Federal regulators plan to impose some additional rules on broadband providers to ensure the government “has authority to move ahead with a sweeping plan to bring high-speed connections to all Americans,” reports “USA Today” (http://www.usatoday.com/money/industries/technology/2010-05-05-fcc-broadband-rules_N.htm?loc=interstitialskip).

Regulators also want to ensure they have jurisdiction to impose so-called “network neutrality” rules requiring phone and cable companies to give equal treatment to all Internet traffic flowing over their broadband networks, the article adds.

“USA Today” says that on Thursday Federal Communications Commission Chairman Julius Genachowski will unveil a roadmap for regulating broadband. Currently, the FCC regulates broadband as a lightly regulated “information service” and had maintained that this gave it legal authority to act on its national broadband plan, which it released in March, and to mandate net neutrality. But the U.S. Court of Appeals for the District of Columbia rejected this argument.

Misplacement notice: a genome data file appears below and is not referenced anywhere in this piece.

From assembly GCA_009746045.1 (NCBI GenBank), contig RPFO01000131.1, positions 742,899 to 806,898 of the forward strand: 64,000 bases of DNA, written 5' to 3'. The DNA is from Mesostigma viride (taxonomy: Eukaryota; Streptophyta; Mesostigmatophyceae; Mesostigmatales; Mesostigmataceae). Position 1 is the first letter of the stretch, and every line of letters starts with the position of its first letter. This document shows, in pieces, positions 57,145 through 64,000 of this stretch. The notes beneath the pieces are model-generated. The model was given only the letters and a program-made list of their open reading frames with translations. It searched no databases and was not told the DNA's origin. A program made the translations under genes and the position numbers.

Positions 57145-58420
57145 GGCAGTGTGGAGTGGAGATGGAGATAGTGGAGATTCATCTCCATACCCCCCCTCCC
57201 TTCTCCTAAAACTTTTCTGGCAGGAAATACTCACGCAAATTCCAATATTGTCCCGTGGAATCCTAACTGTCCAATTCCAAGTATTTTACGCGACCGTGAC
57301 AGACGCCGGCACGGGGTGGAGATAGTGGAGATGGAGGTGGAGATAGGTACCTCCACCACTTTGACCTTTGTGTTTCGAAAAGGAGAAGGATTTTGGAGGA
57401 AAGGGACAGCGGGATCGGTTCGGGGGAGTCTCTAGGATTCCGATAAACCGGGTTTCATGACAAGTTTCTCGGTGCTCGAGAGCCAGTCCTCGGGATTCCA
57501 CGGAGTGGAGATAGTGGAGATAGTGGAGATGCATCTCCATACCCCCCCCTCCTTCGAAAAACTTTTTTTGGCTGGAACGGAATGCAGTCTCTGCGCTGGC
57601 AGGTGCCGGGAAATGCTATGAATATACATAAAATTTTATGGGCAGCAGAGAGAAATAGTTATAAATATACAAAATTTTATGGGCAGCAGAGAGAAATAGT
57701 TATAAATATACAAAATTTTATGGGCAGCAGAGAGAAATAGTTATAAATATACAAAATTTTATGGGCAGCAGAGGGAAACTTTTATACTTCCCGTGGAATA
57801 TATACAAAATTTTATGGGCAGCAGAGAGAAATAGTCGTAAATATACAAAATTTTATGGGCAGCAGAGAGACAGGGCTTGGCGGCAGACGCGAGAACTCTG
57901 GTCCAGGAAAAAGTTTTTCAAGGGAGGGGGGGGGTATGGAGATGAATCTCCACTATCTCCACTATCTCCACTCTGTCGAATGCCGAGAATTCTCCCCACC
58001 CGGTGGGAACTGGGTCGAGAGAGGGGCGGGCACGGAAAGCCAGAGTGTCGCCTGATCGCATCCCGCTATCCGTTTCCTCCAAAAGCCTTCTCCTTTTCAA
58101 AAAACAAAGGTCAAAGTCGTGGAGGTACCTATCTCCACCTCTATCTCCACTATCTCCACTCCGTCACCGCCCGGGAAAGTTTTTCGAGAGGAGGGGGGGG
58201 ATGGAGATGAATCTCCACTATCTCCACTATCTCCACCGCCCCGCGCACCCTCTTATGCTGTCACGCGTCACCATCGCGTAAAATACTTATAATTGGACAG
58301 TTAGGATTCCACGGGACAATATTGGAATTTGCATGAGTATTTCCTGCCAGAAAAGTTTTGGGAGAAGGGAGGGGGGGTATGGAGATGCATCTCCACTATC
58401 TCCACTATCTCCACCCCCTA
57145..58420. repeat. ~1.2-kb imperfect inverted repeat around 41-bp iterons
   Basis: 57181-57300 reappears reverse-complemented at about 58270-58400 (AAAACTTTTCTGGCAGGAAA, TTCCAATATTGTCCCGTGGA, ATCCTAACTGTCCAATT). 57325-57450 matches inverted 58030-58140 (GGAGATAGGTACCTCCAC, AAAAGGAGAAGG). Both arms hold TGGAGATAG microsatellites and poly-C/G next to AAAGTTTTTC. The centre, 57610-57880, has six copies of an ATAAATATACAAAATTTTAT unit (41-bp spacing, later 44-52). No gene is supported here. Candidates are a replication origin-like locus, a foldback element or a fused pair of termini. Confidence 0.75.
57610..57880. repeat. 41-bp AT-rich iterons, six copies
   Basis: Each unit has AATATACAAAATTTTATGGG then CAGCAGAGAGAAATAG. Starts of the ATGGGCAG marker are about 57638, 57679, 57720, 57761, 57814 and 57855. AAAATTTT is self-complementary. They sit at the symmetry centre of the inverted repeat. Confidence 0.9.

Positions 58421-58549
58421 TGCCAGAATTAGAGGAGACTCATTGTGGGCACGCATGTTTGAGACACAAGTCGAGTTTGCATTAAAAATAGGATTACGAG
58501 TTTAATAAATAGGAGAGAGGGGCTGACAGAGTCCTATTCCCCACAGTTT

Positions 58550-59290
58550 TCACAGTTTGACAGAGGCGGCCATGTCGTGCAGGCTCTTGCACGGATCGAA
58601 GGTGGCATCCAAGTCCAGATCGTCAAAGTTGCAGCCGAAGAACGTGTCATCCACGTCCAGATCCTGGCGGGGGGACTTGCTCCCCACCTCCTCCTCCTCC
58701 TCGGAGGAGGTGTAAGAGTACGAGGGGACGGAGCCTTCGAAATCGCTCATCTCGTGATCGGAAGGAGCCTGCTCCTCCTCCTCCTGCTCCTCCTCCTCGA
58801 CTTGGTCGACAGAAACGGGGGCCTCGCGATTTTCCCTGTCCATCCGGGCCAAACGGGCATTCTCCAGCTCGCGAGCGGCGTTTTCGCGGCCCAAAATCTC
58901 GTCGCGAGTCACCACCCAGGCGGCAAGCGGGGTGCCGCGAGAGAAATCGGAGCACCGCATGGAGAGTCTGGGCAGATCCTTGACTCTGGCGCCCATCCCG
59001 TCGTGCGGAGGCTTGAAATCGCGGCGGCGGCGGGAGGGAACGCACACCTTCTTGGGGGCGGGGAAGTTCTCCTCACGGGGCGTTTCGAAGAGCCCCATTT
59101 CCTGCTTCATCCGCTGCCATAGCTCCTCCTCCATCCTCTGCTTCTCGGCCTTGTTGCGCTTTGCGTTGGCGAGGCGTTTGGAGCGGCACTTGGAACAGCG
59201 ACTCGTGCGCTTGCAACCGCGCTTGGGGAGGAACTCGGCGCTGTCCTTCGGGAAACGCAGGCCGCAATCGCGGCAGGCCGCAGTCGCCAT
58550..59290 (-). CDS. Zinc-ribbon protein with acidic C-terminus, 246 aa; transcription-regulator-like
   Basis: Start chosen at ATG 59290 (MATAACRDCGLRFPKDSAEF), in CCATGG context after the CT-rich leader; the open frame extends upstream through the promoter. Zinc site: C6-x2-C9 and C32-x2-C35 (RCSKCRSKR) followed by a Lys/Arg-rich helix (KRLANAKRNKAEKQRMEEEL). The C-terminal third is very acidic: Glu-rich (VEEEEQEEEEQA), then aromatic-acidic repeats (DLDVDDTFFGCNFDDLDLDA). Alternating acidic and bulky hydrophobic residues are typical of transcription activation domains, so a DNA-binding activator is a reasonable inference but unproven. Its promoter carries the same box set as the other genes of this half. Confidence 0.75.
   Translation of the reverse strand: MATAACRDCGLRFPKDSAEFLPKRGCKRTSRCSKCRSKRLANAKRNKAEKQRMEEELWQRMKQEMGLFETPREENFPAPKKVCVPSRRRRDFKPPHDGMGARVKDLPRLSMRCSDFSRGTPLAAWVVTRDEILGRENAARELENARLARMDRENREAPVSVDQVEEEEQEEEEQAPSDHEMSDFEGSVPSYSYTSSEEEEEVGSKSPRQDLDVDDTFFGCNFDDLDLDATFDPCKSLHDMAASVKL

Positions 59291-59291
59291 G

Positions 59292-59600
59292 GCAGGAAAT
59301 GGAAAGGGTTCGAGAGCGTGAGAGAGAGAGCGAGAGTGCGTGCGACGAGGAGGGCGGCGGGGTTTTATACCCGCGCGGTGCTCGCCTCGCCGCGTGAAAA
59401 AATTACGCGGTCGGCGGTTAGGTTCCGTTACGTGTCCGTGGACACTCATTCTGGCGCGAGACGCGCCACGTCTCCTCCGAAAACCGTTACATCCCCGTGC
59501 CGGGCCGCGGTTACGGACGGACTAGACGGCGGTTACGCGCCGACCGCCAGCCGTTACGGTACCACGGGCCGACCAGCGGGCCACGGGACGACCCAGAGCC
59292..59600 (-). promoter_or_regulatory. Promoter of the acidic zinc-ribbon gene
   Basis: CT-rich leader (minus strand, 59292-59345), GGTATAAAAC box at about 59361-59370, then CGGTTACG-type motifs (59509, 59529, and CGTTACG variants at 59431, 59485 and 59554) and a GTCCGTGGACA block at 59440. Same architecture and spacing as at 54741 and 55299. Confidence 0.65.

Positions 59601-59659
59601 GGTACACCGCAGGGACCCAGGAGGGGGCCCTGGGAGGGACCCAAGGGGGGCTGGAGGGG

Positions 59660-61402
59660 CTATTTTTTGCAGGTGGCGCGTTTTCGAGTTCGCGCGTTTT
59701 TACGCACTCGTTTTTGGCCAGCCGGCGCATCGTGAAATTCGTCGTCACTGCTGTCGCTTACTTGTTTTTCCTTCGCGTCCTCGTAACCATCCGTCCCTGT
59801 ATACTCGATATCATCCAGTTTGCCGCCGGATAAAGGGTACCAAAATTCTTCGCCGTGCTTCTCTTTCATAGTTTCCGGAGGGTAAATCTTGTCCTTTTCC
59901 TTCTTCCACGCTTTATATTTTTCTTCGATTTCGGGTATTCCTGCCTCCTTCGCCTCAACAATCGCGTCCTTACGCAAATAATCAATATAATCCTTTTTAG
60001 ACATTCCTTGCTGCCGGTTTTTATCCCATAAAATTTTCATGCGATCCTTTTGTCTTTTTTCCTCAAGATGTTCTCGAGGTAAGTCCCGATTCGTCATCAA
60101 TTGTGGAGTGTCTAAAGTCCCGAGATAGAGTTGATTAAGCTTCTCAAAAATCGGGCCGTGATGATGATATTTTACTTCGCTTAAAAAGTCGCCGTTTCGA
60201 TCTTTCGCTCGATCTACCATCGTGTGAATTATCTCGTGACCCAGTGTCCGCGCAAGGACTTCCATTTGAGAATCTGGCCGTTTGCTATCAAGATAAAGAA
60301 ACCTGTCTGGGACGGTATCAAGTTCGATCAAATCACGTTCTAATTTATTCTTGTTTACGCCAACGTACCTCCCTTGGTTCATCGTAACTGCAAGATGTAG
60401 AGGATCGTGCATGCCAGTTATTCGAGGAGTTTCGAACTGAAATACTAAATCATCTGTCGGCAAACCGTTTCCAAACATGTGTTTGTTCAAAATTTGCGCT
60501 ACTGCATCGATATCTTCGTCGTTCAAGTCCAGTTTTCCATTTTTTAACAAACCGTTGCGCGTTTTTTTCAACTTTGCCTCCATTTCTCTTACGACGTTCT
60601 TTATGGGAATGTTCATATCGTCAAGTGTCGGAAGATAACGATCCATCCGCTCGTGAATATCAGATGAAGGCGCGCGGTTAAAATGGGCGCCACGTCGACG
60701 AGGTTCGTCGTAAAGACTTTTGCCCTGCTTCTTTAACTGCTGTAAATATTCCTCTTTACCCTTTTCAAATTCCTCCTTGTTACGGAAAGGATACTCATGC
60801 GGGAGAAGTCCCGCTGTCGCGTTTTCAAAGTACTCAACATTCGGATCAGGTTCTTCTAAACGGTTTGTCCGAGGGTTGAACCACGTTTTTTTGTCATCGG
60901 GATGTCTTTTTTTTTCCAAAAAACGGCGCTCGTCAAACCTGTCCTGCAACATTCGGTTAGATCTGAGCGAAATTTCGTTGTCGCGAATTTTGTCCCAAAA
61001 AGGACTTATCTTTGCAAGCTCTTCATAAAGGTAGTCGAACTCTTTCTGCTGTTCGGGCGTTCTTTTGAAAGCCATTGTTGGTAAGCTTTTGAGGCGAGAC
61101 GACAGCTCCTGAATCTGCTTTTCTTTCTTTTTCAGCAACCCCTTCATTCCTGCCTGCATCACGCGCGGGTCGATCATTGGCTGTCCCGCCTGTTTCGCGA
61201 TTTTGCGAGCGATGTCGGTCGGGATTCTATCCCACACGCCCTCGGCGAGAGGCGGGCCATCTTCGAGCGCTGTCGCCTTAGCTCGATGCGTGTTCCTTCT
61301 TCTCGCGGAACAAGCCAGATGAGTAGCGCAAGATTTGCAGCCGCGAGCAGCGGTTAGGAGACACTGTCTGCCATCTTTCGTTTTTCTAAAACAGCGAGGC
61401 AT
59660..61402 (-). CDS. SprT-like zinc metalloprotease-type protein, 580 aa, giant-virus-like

Since then, the FCC has been trying to decide whether to reclassify broadband as a more heavily regulated telecommunications service, which would be subject to “common carrier” obligations to share networks and treat all traffic equally, notes “USA Today.” The agency now plans a “third way” approach that strikes a balance between “weak” rules for information services and “needlessly burdensome” rules for telecommunications services. This approach, the FCC said, would apply a “small handful” of telecommunications regulations on broadband providers and would include “meaningful boundaries to guard against regulatory overreach.”